On thinking about today’s Gospel reading it might seem strange that the risen Jesus should go to such lengths to prove to the apostle Thomas that He was no ghost, that He was a real man with flesh and bones and with blood cursing through His veins; glorified indeed -- had He had not just entered the room although the doors were closed? -- but nevertheless still recognizably real and objectively present to and with His apostles in the room:
Jesus said to Thomas, ‘Put your finger here and see My hands. Reach out your hand and put it into My side. Stop doubting and believe.
After doing so much for Thomas, why does Jesus today refrain from doing anything similar for modern people to prove that He is really with us? We have to accept the truth about the reality of Jesus’ resurrection and presence to us, for us, and with us, by faith ... how come that Thomas got so much proof?
First of all notice that Thomas did indeed have faith. A scientist seeing what Thomas saw might simply say, ‘There is something here I cannot understand, but science will be able to explain it later. Indeed, if I could scientifically study this over a period of time in all its various and relevant aspects, I myself could probably explain it. For the present I will just have to suspend judgement.’ That was not the attitude of Thomas: straightway he leapt from fact to faith when, after touching the wounds ... fact ... he immediately declared his faith ... with those momentous words:
My Lord and my God!
Thomas’ sense of touch only confirmed what his eyes saw; and with those earthly eyes he did but see the wounds in Jesus’ hands and side, he did not, could not, see God. It was the light of faith alone which enabled him to recognize the truth about Jesus and proclaim, My Lord and my God.
There is more to it, however, than simply that. Something happened to the apostles when Thomas was absent, as we heard in the Gospel reading:
Jesus came and stood in the midst of the Apostles and said to them, ‘Peace be with you. As the Father has sent Me, so I send you.’ And when He had said this, He breathed on them and said to them, ‘Receive the Holy Spirit. Whose sins you forgive are forgiven them, and whose sins you retain are retained.’
Up till then the Eleven, had been a group of individuals, united indeed by their love of Jesus, but still a more or less ordinary group capable of breaking up and each going their own way as when Jesus was apprehended. However, when the Risen Jesus appeared to them -- in Thomas’ absence -- He gave them a distinctive and exclusive mission, As the Father has sent Me, so I send you, after which He bestowed on them the Gift of His own most Holy Spirit with power to forgive and retain sins, as you have just heard. After that moment those ten apostles in the room with Jesus were no longer ten individuals, friends, all interested in and concerned about Jesus’ end, they had been formed into an enduring unity of unique significance and universal consequence for mankind’s salvation: the CHURCH. When Thomas originally, and despite what the other Apostles and Mary said, refused to believe until he himself had seen and touched the wounds of Jesus, he knew little or nothing about the Church ... he only knew a group of certain individual friends of Jesus, each with their own hopes and fears, sorrows and longings, each with their very personal and at times quite obvious limitations and failings. That is why Thomas needed -- and was given by his Lord and God -- that extra help that we today are not offered because we have something still better, we have the witness of that Church established by Jesus; and, in her, we are become members of His very own Body empowered and ennobled by His Holy Spirit Who has washed away the sins that would prevent us from truly recognizing, and overcome the frailties that would impede us from fully loving and serving, Jesus.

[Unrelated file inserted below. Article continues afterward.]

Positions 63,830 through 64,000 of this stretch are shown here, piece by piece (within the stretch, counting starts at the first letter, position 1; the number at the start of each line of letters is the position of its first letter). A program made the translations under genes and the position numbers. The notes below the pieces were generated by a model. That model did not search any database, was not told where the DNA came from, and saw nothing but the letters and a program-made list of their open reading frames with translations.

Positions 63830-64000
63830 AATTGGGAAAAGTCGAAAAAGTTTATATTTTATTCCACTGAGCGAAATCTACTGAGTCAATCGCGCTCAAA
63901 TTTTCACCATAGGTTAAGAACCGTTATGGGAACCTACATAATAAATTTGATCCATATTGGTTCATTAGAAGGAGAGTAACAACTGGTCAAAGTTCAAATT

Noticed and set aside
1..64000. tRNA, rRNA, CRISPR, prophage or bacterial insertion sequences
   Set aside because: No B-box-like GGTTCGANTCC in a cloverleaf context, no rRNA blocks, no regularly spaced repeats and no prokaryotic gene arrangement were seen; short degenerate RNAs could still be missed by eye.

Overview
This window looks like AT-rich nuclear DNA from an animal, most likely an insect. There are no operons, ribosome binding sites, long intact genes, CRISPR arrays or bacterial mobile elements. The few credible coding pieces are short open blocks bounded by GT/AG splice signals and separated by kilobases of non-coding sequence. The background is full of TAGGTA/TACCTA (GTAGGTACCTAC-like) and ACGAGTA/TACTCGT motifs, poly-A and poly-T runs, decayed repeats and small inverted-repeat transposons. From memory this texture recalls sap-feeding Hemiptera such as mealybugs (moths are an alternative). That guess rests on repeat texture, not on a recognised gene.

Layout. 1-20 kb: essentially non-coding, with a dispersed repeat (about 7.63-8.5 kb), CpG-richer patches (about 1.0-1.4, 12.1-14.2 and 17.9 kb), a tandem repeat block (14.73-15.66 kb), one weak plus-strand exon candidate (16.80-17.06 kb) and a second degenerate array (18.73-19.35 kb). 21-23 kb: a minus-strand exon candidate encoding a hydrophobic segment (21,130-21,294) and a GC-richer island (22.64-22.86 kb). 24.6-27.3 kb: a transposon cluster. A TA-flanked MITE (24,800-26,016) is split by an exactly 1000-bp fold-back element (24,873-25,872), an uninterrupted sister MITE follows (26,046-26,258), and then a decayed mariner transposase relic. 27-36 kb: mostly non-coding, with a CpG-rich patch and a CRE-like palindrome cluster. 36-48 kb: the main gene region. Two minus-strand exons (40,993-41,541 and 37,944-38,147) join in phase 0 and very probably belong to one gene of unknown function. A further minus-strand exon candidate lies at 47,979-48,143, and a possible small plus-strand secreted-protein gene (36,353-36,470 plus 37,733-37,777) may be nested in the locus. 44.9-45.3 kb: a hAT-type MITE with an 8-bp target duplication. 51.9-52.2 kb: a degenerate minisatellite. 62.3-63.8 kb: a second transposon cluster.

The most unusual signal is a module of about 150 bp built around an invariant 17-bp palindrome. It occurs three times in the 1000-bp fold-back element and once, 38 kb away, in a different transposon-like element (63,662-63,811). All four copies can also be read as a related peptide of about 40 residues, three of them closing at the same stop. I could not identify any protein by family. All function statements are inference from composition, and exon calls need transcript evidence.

The Church, God’s Chosen People, is, as I have said, the Body of Christ, the Temple where Jesus has promised to be -- for our finding -- until the end of time; she is the Spouse He will never desert, and the loving Mother of all God’s children born in baptism, through faith in Jesus as sent by the heavenly Father, and by the gift of His most Holy Spirit. Her sacraments give us the food of life; while the word of Jesus -- alive in her -- is for a light to the nations and the glory of all God’s children.